Dynamic regulation of Z-DNA in the mouse prefrontal cortex by the RNA-editing enzyme Adar1 is required for fear extinction
© Laguna Design/Getty
The shape of DNA in the brain affects how well mice can ‘unlearn’ previously acquired fear memories, a finding that could lead to new treatments for post-traumatic stress disorder and other psychiatric conditions.
A team led by scientists at the University of Queensland showed that, during fear learning, anti-clockwise helices of DNA form in the mouse prefrontal cortex — the short-term memory centre of the brain.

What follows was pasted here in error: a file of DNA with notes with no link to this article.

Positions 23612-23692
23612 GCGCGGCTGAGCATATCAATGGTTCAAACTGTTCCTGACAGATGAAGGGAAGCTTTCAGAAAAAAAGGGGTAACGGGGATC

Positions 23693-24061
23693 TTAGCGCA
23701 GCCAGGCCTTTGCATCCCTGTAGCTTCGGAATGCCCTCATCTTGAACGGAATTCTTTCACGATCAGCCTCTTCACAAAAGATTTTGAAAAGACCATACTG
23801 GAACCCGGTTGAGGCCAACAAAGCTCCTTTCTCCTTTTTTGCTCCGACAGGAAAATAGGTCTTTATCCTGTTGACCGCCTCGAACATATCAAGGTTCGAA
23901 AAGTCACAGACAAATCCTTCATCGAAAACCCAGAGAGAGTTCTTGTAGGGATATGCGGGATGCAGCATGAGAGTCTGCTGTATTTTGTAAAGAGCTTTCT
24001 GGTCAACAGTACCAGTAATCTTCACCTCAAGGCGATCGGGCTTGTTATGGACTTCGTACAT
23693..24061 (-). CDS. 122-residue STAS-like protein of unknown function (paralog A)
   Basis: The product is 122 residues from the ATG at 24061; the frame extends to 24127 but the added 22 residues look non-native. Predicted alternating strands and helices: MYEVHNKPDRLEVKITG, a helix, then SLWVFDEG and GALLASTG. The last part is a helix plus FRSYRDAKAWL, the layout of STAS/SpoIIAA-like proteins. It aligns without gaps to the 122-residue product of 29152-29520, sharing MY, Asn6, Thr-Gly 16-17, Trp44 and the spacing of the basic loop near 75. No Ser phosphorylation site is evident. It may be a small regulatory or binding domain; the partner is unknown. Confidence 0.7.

During fear extinguishing, when mice were exposed to safe stimuli in similar environments, an enzyme known as ADAR1 latched onto the reverse-twisted DNA and converted the helix shape back to its normal, clockwise spiral.
Without ADAR1, the DNA got stuck in its backwards configuration and mice were unable to form non-fearful memories. The results thus provide a link between DNA flexibility and cognitive flexibility.
- Nature Neuroscience 23, 718–729 (2020). doi: 10.1038/s41593-020-0627-5
|The University of Queensland (UQ), Australia||0.87|
|Cancer and RNA Biology Unit, SVI, Australia||0.07|
|Australian Catholic University (ACU), Australia||0.07|